• Similar to the previous embodiment, the two auxiliary electrodes (e.g., current electrode 18 and probe 16), can be placed in the soil, for example in a direct line, at predetermined distances away from the earth electrode 14 being tested as shown in FIGURE 2. As previously described, another common measurement topology (not shown) comprises placing the electrodes 16 and 18 at a different angle to one another (e.g., 90 degrees). The main unit 10 of the testing device is then connected to the earth electrode 14, with the advantage that the connection to the site does not need to be disconnected, as would normally be necessary. According to the example shown in FIGURE 2, a current clamp 32 is connected to the main unit 10 of the testing device via the wire 34 and may be placed around the earth electrode 14 to be tested to ensure that only the resistance of that earth electrode 14 is measured.
  • For selective measurements, the use of a current clamp 32 then allows the measurement of the exact resistance of an individual earth ground rod 14 (e.g., each ground rod of a building or, for instance, a high-voltage pylon footing). As with the previous embodiment, testing can be initiated at the remote unit 12 by transmitting an induction signal over a wire 26 (e.g., after placing the stake 18 into the ground) using the inductance mechanism 30. It is to be appreciated that the inductance mechanism 30 can be used to initiate the measurement over the wires 20 or 24 as well. The main unit 10 can receive an induction signal over one of the wires 20, 24, or 26 indicating initiation of measurement, and can accordingly generate a known current between the current electrode 18 and the earth electrode 14. The main unit 10 then measures a drop in voltage potential between the probe 16 and the earth electrode 14. However, the main unit 10 measures the current flowing through the earth electrode 14 of interest using the current clamp 32.
  • As outlined above, generated current can also flow through other parallel resistances, but the main unit 10 uses the current measured by the clamp 32 to calculate a resistance value for the earth electrode 14 of interest according to Ohm's Law (V = IR). Thus, the current clamp 32 eliminates the effects of parallel resistances in a grounded system. The main unit 10 indicates the resistance value to the remote unit 12 by transmitting an induction signal over one or more of the wires 20, 24, and 26, as described, by which the main unit 10 indicates the resistance value, or a representation thereof, by using a certain modulation, signal strength, or signal transmission pattern for the induction signal.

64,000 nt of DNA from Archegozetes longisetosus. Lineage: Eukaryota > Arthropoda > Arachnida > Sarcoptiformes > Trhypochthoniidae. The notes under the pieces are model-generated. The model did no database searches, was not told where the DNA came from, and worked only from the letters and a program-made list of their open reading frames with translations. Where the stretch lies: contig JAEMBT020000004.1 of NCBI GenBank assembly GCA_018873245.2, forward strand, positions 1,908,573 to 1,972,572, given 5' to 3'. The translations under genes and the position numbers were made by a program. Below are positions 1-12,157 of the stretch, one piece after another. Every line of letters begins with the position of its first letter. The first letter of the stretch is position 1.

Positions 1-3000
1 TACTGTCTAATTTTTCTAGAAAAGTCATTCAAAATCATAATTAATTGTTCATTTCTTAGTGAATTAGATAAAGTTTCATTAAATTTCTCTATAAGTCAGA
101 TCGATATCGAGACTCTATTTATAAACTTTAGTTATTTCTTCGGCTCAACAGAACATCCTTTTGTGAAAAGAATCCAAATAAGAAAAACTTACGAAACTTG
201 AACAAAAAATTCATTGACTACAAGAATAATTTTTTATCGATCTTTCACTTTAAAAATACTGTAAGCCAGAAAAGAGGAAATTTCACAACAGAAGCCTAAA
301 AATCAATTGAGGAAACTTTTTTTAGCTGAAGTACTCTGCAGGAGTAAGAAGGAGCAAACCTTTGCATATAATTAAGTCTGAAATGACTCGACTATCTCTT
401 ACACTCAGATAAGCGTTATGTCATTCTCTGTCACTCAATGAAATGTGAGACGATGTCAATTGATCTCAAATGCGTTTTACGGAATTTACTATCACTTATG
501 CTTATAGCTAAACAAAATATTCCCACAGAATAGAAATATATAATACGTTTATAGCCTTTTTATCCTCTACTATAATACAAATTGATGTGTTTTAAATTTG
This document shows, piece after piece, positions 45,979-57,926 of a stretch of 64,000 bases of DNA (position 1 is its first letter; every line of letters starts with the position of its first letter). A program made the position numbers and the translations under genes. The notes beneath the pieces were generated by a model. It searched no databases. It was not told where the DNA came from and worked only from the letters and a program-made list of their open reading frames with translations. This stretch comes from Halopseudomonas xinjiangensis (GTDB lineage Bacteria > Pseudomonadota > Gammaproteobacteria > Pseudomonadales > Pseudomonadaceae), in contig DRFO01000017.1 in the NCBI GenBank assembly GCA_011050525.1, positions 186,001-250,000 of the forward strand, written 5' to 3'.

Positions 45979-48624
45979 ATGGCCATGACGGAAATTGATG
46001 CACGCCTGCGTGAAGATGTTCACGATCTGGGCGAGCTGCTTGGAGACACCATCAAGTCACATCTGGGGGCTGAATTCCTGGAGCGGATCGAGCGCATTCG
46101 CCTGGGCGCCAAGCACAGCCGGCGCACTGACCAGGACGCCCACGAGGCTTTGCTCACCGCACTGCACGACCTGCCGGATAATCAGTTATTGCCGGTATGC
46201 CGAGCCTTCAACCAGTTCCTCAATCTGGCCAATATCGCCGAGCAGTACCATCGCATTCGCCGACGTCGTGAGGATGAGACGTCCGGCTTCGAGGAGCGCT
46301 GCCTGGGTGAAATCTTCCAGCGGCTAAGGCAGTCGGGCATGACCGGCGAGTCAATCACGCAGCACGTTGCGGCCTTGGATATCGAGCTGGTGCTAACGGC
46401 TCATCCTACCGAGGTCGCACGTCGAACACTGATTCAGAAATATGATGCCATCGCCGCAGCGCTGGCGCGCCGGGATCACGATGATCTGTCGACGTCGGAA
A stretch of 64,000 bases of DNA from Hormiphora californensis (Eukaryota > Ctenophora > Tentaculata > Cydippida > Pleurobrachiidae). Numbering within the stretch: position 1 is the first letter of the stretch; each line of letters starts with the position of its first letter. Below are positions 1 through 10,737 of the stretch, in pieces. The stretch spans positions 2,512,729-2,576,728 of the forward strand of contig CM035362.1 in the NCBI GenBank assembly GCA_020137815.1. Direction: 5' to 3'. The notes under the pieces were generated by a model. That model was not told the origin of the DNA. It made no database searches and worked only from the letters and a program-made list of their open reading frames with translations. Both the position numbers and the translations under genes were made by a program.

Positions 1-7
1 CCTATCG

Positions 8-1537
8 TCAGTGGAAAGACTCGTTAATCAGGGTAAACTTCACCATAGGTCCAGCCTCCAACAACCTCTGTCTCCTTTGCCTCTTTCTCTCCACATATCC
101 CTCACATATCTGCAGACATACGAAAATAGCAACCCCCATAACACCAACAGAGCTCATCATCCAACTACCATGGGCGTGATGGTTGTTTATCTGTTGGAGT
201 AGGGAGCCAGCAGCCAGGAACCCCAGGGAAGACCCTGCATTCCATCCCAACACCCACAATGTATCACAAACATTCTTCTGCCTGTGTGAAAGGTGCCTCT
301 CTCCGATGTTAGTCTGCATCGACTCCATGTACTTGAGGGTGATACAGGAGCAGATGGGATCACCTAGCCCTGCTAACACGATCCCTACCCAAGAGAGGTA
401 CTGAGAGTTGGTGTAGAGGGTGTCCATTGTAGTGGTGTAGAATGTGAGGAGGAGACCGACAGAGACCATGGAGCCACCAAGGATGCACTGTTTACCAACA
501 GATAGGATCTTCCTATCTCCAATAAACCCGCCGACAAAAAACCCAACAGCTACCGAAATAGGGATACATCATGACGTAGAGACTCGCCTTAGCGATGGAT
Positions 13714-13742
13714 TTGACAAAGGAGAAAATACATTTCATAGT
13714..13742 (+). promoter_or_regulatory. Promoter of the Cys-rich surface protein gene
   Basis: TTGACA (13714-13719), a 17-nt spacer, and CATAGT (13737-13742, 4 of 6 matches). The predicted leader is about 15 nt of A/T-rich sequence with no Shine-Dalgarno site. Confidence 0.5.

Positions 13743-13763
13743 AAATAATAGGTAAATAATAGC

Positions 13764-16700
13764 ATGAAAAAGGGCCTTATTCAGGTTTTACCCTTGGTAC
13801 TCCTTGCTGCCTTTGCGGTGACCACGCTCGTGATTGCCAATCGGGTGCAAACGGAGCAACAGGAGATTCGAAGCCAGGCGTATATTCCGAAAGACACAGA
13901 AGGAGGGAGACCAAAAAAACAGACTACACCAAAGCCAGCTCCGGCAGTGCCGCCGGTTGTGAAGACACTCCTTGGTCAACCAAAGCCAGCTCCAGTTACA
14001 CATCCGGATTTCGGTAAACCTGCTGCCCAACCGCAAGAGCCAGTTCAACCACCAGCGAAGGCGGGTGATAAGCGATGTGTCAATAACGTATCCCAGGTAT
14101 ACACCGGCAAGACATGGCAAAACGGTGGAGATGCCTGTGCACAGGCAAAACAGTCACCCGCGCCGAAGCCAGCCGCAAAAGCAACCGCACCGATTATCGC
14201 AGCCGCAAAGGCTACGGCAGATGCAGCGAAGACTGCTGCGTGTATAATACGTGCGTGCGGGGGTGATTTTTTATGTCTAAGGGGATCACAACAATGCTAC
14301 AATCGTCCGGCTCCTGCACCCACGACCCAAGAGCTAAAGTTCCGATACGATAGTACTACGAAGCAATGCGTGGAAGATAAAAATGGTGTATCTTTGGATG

• Soil Resistivity/Geological Survey
  • In yet another example, a geological survey may be performed using standard soil resistivity measurements achieved by a four-point or 4-pole test, as illustrated in FIGURE 3, a 3-pole test, a 2-pole test, or a greater number of poles, etc. This technique involves the use of four electrodes 50, 52, 54, and 56 placed into the soil, wherein the two outer electrodes 50 and 56 are used to generate a current and the two inner electrodes 52 and 54 may, in one embodiment, be placed directly along the current path and act as voltage potential probes to measure the drop across the soil being tested. Another alternative arrangement, as discussed beforehand, comprises placing the electrodes at different angles to one another (e.g., staggered). The soil resistivity measurement technique contrasts to the 3- or 4-pole tests of the aforementioned embodiments wherein one of the current electrodes and potential probes are effectively combined in the (short) test lead connecting the main unit 10 of the testing device to the earth electrode 14. In particular, in this embodiment, since the distance of the measurement electrodes 52 and 54 relate to the depth of the investigated soil layer, it is desirable for the area under investigation to be scanned with the measurement probes 52 and 54 in an equidistant manner.
  • In the example shown in FIGURE 3, four earth ground electrodes (two outer current electrodes 50 and 56 and two inner voltage probes 52 and 54) are positioned in the soil in a straight line, equidistant from one another. The distance between the respective electrodes 50, 52, 54, and 56 can be at least three times greater than the depth of the electrodes below the surface. For example, if the depth of each ground electrode is 30 meters, the distance between the electrodes 50, 52, 54, and 56 may be greater than 91 meters. According to the example in FIGURE 3, the electrodes 50, 52, 54, and 56 are connected to the main unit 10 via the wires 58, 60, 62, and 64, respectively. To calculate the soil resistance, the main unit 10 of the testing device to which the two outer ground electrodes 50 and 56 are connected, generates a known current between the electrodes 50 and 56 (over wires 58 and 64) and the drop in voltage potential is subsequently measured by the two inner probes 52 and 54 (over wires 60 and 62).
  • Using Ohm's Law (V = IR), the main unit 10 of the testing device is then able to automatically calculate the soil resistance based on these measurements. As described, the remote unit 12 can initiate the test by transmitting an induction signal on the wire 64 using the inductance mechanism 30 after the stake 56, the last stake in this example, is placed into the ground. The main unit 10 detects the induction signal (and certain characteristics of the signal) and accordingly initiates the soil resistivity test. Following the test, the main unit 10 can indicate a representation of the results thereof by transmitting an induction signal over one or more of the wires 58, 60, 62, or 64, as described, and the remote unit 12 can render the results (or the representation thereof). Moreover, the representation of the results can include an index related to a range of values (e.g., an index 1-8 indicating a range of results), and remote unit 12 can render the representation, as described. Where results are undesirable, for example, an electrode 50, 52, 54, or 56 can be repositioned, and the test can be reinitiated from that electrode by clamping the inductance mechanism 30 to the corresponding wire 58, 60, 62, or 64, and reinitiating the test via the remote unit 12 without having to interface directly with the main unit 10.